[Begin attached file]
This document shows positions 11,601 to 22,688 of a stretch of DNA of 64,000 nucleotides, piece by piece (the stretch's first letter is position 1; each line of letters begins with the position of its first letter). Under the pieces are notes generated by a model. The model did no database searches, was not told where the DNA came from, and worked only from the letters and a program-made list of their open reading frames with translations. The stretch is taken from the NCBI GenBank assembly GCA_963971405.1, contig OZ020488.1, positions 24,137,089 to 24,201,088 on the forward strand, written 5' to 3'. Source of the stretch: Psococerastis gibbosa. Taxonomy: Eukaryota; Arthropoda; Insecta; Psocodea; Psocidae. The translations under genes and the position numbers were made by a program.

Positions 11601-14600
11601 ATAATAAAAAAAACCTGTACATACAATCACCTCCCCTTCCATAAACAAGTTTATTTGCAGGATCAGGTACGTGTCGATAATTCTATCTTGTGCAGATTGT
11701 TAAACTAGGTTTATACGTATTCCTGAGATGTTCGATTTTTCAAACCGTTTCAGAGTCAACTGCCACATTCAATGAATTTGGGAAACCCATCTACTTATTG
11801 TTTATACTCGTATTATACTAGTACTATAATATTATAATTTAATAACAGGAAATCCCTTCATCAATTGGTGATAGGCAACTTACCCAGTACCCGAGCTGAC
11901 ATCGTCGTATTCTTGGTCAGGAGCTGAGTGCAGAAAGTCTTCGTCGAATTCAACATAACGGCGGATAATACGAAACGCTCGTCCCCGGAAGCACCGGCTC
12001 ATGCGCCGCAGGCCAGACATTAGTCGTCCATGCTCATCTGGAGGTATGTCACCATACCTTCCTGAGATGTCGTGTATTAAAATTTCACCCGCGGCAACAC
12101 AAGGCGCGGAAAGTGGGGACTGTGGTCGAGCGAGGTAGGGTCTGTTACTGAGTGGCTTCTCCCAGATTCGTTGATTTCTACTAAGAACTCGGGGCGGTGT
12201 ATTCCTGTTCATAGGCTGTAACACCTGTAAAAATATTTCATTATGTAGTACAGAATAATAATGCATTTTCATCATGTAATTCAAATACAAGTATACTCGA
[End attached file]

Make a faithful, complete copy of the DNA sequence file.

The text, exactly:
This document shows positions 11,601 to 22,688 of a stretch of DNA of 64,000 nucleotides, piece by piece (the stretch's first letter is position 1; each line of letters begins with the position of its first letter). Under the pieces are notes generated by a model. The model did no database searches, was not told where the DNA came from, and worked only from the letters and a program-made list of their open reading frames with translations. The stretch is taken from the NCBI GenBank assembly GCA_963971405.1, contig OZ020488.1, positions 24,137,089 to 24,201,088 on the forward strand, written 5' to 3'. Source of the stretch: Psococerastis gibbosa. Taxonomy: Eukaryota; Arthropoda; Insecta; Psocodea; Psocidae. The translations under genes and the position numbers were made by a program.

Positions 11601-14600
11601 ATAATAAAAAAAACCTGTACATACAATCACCTCCCCTTCCATAAACAAGTTTATTTGCAGGATCAGGTACGTGTCGATAATTCTATCTTGTGCAGATTGT
11701 TAAACTAGGTTTATACGTATTCCTGAGATGTTCGATTTTTCAAACCGTTTCAGAGTCAACTGCCACATTCAATGAATTTGGGAAACCCATCTACTTATTG
11801 TTTATACTCGTATTATACTAGTACTATAATATTATAATTTAATAACAGGAAATCCCTTCATCAATTGGTGATAGGCAACTTACCCAGTACCCGAGCTGAC
11901 ATCGTCGTATTCTTGGTCAGGAGCTGAGTGCAGAAAGTCTTCGTCGAATTCAACATAACGGCGGATAATACGAAACGCTCGTCCCCGGAAGCACCGGCTC
12001 ATGCGCCGCAGGCCAGACATTAGTCGTCCATGCTCATCTGGAGGTATGTCACCATACCTTCCTGAGATGTCGTGTATTAAAATTTCACCCGCGGCAACAC
12101 AAGGCGCGGAAAGTGGGGACTGTGGTCGAGCGAGGTAGGGTCTGTTACTGAGTGGCTTCTCCCAGATTCGTTGATTTCTACTAAGAACTCGGGGCGGTGT
12201 ATTCCTGTTCATAGGCTGTAACACCTGTAAAAATATTTCATTATGTAGTACAGAATAATAATGCATTTTCATCATGTAATTCAAATACAAGTATACTCGA